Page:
What’s the risk of contracting toxoplasmosis from your cat?

April 21, 2016

What’s the risk of contracting toxoplasmosis from your cat?

The risk of humans contracting toxoplasmosis, a zoonotic parasite carried by cats, is low, writes veterinarian Jeff Kahler, noting that it is more common for people to encounter the parasite in contaminated soil and water. Dr. Kahler says regular litterbox cleaning and other good sanitation practices can help mitigate any risk, and expectant women should let someone else handle the cleanup.

The Sacramento Bee (Calif.) (tiered subscription model)/The Modesto Bee (Calif.)

TENNESSEE Knoxville poodle breeder claiming civil-rights violations in dog seizure

April 20l, 2016


By Jamie Satterfield of the Knoxville News Sentinel


A Knox County poodle breeder wrongfully accused of animal abuse and forced to shell out $1,700 to get her seized animals back is suing.

Sara Tinker has filed a civil-rights lawsuit in U.S. District Court against Knox County and Knox County Sheriff’s Office Animal Control Officer Frankie Byrne over a March 2015 raid of her Marshy Swamp Point home.

PDF: Knox County poodle breeder’s lawsuit Acting on neighborhood complaints, Byrne obtained a search warrant for Tinker’s home last year and seized 31 dogs, including a Havanese, a cockapoo and 29 poodles. Tinker was charged with animal cruelty and her home condemned. Tinker breeds and sells standard poodles via a website.

Less than a month later, Knox County prosecutors dropped the charges after a veterinarian certified the animals were in good health and properly housed, according to the lawsuit and confirmed by state court records.

But according to attorney Van R. Irion, the damage to Tinker’s reputation and economic status could not be repaired.

“Local television news media ran stories describing (Tinker’s) business using the derogatory term ‘puppy mill,'” Irion wrote in the lawsuit. “An anonymous neighbor of (Tinker’s) posted a sign in front of (her) house also accusing (her) of running a ‘puppy mill’ and accusing (her) of cruelty to animals. Because of the allegations against (Tinker), her employer terminated her employment.”

After the charges were dropped, Tinker sought the return of her dogs, but the Young-Williams Animal Shelter demanded $3,500 for housing the animals, the lawsuit alleged.

“When (Tinker) told the animal shelter agents that she had not been convicted of any wrongdoing and that she shouldn’t have to pay thousands of dollars to get her own dogs back, she was informed that if she did not pay this amount, her dogs would either be permanently adopted out to unknown third parties or killed by shelter employees.”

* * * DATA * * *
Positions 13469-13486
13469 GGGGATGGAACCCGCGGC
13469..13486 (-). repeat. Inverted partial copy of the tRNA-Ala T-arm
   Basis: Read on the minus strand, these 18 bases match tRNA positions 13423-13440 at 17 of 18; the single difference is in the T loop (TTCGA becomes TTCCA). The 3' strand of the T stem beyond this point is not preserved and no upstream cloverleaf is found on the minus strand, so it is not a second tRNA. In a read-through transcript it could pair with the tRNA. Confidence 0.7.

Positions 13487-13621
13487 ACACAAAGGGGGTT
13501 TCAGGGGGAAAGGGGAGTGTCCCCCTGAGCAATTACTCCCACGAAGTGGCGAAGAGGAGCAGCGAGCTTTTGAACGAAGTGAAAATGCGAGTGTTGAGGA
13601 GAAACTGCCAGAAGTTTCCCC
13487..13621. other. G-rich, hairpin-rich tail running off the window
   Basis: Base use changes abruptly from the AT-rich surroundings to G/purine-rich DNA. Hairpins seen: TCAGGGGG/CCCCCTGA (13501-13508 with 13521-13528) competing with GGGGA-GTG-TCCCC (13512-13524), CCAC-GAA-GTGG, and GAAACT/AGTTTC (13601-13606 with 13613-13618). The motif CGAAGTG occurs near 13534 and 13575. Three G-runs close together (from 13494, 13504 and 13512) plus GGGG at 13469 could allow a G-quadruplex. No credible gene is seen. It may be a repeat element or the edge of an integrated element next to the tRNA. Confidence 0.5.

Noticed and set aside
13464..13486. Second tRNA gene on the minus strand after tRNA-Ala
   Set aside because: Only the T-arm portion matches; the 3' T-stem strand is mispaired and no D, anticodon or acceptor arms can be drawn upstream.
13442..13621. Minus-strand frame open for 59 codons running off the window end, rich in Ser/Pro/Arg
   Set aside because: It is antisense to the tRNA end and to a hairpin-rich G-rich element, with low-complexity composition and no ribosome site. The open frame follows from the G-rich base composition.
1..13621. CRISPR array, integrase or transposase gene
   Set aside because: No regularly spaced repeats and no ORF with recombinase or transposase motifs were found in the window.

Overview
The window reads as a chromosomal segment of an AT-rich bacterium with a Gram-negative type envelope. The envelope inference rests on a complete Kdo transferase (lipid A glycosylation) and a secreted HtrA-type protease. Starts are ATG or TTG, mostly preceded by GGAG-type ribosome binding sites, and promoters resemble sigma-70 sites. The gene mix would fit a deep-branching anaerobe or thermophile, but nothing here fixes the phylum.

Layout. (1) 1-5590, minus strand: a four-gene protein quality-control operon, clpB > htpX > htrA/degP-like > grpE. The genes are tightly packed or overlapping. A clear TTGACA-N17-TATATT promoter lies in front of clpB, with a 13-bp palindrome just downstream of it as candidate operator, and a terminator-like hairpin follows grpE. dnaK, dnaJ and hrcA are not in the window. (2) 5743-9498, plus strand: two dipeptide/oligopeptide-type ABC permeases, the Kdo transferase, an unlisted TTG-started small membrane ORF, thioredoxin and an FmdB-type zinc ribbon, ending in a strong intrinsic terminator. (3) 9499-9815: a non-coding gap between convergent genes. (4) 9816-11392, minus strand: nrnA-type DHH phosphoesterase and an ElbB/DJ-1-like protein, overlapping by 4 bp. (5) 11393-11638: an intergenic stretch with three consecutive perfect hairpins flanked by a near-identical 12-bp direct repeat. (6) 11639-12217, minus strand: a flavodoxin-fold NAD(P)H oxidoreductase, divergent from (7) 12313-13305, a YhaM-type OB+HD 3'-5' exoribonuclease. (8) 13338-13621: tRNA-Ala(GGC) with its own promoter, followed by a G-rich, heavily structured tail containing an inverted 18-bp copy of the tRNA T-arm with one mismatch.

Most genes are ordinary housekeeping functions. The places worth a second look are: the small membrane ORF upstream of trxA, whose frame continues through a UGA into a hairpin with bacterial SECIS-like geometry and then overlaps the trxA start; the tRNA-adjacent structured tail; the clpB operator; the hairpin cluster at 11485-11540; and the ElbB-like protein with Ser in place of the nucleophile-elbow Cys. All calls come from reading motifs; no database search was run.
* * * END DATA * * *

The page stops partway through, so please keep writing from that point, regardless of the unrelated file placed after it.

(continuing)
Young-Williams, which is not named as a defendant in the lawsuit, routinely euthanizes unwanted animals, according to its website.

Tinker took to the Internet to raise money and eventually negotiated to pay a fee of $1,700 for the return of the seized dogs, according to the lawsuit.

The lawsuit accuses Byrne of failing to follow a county ordinance that requires a 30-day written notice and an opportunity to address any concerns about a homeowner’s animal housing before action, including the seizure of animals, can be taken.

The ordinance at issue in Tinker’s case “includes an exception allowing more than the allotted number of dogs on a property if all dogs and/or cats have been vaccinated and inoculated against disease as recommended by a veterinarian,” the lawsuit stated.

Tinker’s veterinarian, Dr. Patrick Hackett, already had provided Tinker with a letter attesting to the proper vaccination and care of her animals before Byrne raided her home, the lawsuit stated.

KCSO spokesman Martha Dooley declined to comment, as did the Knox County Law Department.




Veterinarian treats cat who was shot in the face

April 19, 2016

Veterinarian treats cat who was shot in the face

Veterinarian Christina Boekhout of the Utah Veterinary Center removed bullet fragments and repaired the jaw of Blackjack, a cat found wounded in his owner’s garage. “I was disappointed that Blackjack had been shot, but I considered him very lucky to have such great owners to put him through a repair,” Dr. Boekhout said.KSTU-TV (Salt Lake City) (4/15)

DSM-5manuel online animal hoarding not mentioned

April 18, 2016


Animal hoarding not mentioned.
In the DSM IV certain people tried to have animal hoarding contained in the
DSM IV manual and were unsuccessful.

Child abuse is mentioned as a disorder though animal abuse is not mentioned.

Frequent vomiting could signal serious feline disease

April 13, 2016

Frequent vomiting could signal serious feline disease

Frequent vomiting in an otherwise healthy cat could be due to hairballs, food allergies, inappropriate diet or consumption of house plants, writes veterinarian Gail Cutler. Health problems that might cause vomiting include gastrointestinal parasitic infections, inflammation, hyperthyroidism and kidney disease, Dr. Cutler writes.

The Desert Sun (Palm Springs, Calif.) (tiered subscription model) (4/12)

Experimental antiviral shows promise in halting FIP

April 13, 2016

Experimental antiviral shows promise in halting FIP

Cats with advanced feline infectious peritonitis recovered fully after being treated with an experimental antiviral, Kansas State University researchers reported in PLOS One. The treatment blocks feline coronavirus replication and stops the progression of disease, the researchers say.

Discovery (4/11)

MISSISSIPPI Gulfport nearly 40 yorkies removed

April 9, 2016



Nearly 30 Yorkies removed from Gulfport
GULFPORT — Thirty animals, including 28 Yorkshire terriers, one Labrador
retriever mix and one cockatoo, were rescued from a Gulfport residence
Tuesday morning, and a Gulfport man was arrested.